The International Renewable Energy Agency (IRENA) says that all renewable energy technologies will be at par with fossil fuel costs by the year 2020.
In its report, Renewable Power Generation Costs in 2017, the organization noted the significant drop of prices from 2010 for both solar photovoltaic (PV) power, which dropped by 73 percent and onshore wind by 23 percent.
At present, onshore wind power average cost is at $0.06 per kilowatt-hour (kWh) while solar is to $0.10. These amounts are close to the cost of electricity generation from fossil fuels, which is somewhere between $0.05 to $0.17 per kWh.
The study predicts that solar prices will trim down by as much as 50 percent by 2020 and that in the next couple of years, both RE technologies are likely to cost $0.30 per kWh.
For the director general of IRENA, these falling costs are an indication that significant changes are about to sweep the energy sector: “These cost declines across technologies are unprecedented and representative of the degree to which renewable energy is disrupting the global energy system,” he noted.
The report also stresses that soon the RE sector will flourish even without subsidies and will continue to do so with the proper government support: “Already today, and increasingly in the future, many renewable power generation projects can undercut fossil fuel-fired electricity generation, without financial support. With the right regulatory and institutional frameworks in place, their competitiveness should only further improve.”
Fortunately for the Philippines, we have access to plenty of sunlight. In fact, one study showed that the country could generate as much as 16.17 watts per square meter of solar power. However, our regulatory framework and support for the RE sector are weak. This means we cannot hope to lower down the costs of our renewables unlike what is happening in other countries.
We have to keep in mind that traditional sources of energy continue to dominate our energy mix and will continue to do so in the next 10 years. A BMI Report said that the share of coal is likely to increase by 10 percent over the decade, “The share of coal [is]actually increasing over our 10-year forecast period—from just under 50 percent in 2017 to over 55 percent by 2027,” BMI noted.
The Fitch-owned BMI also sees that RE will contribute around 20 percent of the total power mix in 2020 and a decrease to 16 percent in 2027.
Now, those figures are alarming since the above numbers do not reflect our government’s commitment to shifting to greater use of renewables, to as much as a third of the power mix. This is a point stressed even by BMI: “However the country has released few details on how they intend to reach its target, particularly given the dominance of coal in the project pipeline,”
So, while other countries around the world are enjoying lower costs of power because of RE, the Philippines is not only being left behind but will also have to endure the complete opposite of lower costs of energy: the higher cost of power.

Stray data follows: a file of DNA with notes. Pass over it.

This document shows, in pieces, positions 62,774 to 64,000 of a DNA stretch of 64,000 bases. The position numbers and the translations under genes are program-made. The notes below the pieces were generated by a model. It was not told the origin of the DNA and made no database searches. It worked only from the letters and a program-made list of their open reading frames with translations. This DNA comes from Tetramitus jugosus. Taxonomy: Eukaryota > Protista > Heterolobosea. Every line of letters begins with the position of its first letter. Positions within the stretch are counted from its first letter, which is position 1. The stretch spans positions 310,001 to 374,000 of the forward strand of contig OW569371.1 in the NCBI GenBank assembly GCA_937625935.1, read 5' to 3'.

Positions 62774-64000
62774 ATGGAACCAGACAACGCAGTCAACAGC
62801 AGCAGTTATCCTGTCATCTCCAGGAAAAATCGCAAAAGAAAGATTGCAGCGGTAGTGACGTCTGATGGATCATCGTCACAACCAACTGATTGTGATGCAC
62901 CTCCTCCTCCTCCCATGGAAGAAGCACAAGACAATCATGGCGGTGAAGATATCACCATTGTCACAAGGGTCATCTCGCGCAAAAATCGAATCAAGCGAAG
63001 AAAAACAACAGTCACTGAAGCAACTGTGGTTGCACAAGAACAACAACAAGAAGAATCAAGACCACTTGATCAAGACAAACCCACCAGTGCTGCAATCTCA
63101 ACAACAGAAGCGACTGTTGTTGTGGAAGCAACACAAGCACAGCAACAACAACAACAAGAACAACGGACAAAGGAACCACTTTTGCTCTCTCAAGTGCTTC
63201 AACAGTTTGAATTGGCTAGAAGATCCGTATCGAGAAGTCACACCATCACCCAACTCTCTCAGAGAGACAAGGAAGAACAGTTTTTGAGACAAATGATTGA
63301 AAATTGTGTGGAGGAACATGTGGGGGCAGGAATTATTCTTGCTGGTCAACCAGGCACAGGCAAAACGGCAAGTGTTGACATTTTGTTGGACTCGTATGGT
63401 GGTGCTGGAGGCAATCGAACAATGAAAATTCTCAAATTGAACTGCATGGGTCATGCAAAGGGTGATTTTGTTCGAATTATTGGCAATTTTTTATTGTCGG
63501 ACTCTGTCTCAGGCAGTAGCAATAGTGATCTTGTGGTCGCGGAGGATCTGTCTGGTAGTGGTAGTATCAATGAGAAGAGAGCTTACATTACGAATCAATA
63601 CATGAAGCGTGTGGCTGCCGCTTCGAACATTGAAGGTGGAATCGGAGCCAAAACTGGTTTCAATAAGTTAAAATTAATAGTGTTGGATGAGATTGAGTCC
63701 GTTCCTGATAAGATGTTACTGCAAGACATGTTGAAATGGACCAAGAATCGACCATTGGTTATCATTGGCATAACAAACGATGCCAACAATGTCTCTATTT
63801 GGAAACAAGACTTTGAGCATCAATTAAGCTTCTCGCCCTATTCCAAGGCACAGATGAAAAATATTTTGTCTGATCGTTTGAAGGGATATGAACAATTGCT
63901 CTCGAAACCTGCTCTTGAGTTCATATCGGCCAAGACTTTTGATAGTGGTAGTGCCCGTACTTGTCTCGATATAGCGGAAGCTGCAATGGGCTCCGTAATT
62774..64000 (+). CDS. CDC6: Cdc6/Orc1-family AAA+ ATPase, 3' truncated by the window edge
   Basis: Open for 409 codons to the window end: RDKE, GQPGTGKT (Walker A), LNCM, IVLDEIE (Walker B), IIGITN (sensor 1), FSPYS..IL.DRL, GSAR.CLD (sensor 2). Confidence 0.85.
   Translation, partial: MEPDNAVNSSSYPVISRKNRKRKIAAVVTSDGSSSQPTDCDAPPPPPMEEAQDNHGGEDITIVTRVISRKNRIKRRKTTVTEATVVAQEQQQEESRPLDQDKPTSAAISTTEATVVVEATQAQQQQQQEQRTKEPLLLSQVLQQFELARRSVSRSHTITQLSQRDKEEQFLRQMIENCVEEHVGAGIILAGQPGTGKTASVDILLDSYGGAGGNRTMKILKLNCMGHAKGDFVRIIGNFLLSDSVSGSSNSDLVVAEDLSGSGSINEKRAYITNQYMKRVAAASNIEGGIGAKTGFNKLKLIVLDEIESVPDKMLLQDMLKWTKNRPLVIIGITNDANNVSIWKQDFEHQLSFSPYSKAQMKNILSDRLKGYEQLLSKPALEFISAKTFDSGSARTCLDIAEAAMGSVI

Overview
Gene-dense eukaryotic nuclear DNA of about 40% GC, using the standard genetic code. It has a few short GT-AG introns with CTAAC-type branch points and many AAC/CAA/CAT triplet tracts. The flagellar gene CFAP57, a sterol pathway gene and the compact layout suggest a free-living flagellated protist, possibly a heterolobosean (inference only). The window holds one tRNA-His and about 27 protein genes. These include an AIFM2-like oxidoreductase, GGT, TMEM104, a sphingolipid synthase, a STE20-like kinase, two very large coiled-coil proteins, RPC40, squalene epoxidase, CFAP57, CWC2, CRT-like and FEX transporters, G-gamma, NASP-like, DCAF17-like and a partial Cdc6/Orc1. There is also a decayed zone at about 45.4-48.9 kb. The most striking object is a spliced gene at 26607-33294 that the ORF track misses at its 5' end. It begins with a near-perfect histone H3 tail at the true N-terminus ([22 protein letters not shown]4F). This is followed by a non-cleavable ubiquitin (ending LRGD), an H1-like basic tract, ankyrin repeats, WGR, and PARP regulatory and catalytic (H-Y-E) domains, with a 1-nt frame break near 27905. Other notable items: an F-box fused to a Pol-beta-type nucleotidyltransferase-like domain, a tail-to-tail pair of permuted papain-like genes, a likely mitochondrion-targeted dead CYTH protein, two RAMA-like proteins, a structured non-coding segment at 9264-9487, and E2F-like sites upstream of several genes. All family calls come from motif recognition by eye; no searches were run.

As I have been saying again and again in this blog, our dependence on traditional sources of power comes at a high cost because we import our raw materials, particularly coal from other countries.
The BMI estimates that the Philippines imports around 75 percent of its coal supply from Australia and Indonesia. We pay for these imports in dollars.
Let us not forget that experts predict that the Philippine Peso will be the worst performing currency in Asia this year. The head of trading for the Asia Pacific at Oanda Corp. in Singapore, Stephen Innes even described the Philippine peso as “ the local whipping boy in the region.” Just in the middle of February, the Philippine Peso hit an 11-year low as it fell to P52.12 against the United States dollar.
And as the peso falls against the dollar, we can expect higher power rates. Last February, the biggest power distributor in the country, Meralco has announced a rate hike of P1.08 per kilowatt hour (kWh). This means that the average household consuming 200 kWh per month will need to shell out additional P216 for their monthly bill for January partly because of the depreciation of the peso against the greenback.
That’s just the problem with relying heavily on coal power plants. The Filipino people end up paying more for their power consumption for things beyond their control such as the peso depreciation or increase of costs of imported coal because these two are passed on costs to consumers. We could help alleviate the plight of the Filipino consumers if we can tap our natural resources and rely heavily on them for our energy needs instead.
It is ironic and sad that the Philippines, a country that has natural resources available for more development and use of RE, has to rely on imported coal for our energy needs. Clearly, something must be done about it to help alleviate the suffering of Filipino consumers.
Renewable Power Generation Costs in 2017, IRENA